3. Split-Lock: The best of both worlds
The ultimate solution must be the one that brings together the benefits of both approaches – flexibility, performance, simplicity and proven effectiveness. With the introduction of the ‘Split-Lock’ capability on the Cortex-A76AE, Arm has done exactly that – high compute performance coupled with high safety integrity support. How does split-lock differ from Lock-Step? In essence, it adds the flexibility that wasn’t available in lock stepped CPU implementations. It allows the system to be configured either in a ‘split mode’ (two independent CPUs that can be used for diverse tasks and applications), or ‘lock mode’ (the CPU’s are lock stepped for high safety integrity applications) at boot up. This flexibility could even be extended to support potential fail-operational modes – the ability to continue to operate in a degraded mode rather than completely shutting the system down. For example, when running in lock mode, if one core starts to exhibit a failure condition, the system could be quiesced and the faulty core be taken off-line (split) allowing continuation in a degraded mode of operation. This ‘split available’ capability is critical for any autonomous system.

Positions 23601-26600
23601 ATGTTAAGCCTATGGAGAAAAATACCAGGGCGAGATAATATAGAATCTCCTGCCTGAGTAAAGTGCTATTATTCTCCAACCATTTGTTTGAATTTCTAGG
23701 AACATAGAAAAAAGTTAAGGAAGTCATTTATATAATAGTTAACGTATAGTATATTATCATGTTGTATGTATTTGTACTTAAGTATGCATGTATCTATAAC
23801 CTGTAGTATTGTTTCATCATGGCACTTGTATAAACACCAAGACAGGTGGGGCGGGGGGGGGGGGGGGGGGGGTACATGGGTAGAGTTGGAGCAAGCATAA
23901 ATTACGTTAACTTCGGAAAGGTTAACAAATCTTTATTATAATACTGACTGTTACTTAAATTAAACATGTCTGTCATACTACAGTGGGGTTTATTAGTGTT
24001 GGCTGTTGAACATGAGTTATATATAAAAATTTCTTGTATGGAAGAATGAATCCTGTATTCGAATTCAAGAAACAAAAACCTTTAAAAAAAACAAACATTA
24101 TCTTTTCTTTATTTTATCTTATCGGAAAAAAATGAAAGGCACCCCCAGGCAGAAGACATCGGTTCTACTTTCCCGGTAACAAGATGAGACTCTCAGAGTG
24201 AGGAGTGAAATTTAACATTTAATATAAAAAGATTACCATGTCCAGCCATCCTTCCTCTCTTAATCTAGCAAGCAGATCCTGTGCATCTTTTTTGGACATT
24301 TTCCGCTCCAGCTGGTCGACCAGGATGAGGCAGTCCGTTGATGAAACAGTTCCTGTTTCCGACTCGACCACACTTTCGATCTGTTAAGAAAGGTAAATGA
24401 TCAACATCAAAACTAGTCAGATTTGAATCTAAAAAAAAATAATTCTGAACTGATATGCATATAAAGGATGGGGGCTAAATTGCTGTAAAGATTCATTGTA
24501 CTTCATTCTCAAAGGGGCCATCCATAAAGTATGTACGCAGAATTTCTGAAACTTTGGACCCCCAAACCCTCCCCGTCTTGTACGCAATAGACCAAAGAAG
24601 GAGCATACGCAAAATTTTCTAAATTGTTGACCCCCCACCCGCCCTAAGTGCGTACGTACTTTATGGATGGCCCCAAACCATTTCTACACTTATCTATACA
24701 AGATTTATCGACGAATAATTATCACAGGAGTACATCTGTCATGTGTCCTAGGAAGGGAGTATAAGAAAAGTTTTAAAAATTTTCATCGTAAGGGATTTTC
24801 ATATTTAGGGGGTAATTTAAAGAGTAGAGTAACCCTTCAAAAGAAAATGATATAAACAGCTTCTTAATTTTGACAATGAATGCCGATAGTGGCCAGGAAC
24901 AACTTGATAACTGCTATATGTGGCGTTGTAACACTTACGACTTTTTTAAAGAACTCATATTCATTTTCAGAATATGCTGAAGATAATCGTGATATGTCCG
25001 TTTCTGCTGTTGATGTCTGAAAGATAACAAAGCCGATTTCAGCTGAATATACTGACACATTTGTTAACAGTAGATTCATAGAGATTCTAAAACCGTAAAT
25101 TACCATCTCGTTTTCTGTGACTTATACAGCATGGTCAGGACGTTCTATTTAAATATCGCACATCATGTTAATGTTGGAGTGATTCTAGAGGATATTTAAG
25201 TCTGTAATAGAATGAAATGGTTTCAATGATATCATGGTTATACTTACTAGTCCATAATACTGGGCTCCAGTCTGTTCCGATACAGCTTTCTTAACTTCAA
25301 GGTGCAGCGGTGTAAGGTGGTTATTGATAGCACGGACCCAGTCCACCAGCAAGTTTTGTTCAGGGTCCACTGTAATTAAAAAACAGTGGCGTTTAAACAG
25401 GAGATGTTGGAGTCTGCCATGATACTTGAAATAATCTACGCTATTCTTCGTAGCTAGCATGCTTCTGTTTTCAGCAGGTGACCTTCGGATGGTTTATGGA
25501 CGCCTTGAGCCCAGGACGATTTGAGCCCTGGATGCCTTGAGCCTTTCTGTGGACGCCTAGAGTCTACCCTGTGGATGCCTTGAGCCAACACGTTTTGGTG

The Split-Lock capability implemented within the Cortex-A76AE autonomous class processor also allows the same base design to be used across multiple applications, with or without safety, such as in-vehicle infotainment systems as well as autonomous vehicle systems enabling huge design efficiencies to be achieved throughout the supply chain.

The Cortex-A76AE is the latest addition to Arm’s new Safety Ready program and augments a rich heritage of functionally safe IP.  It’s the first autonomous class processor with integrated safety – the compute performance level coupled with the split-lock functionality enable new levels of innovation and scalability in the automotive domain. This product is complemented by the industry’s broadest portfolio of safety IP also encompassing software elements, tools and comprehensive documentation.

Learn more about the Split-Lock capability of the Arm Cortex-A76AE: The first autonomous-class processor and the Arm Safety Ready program.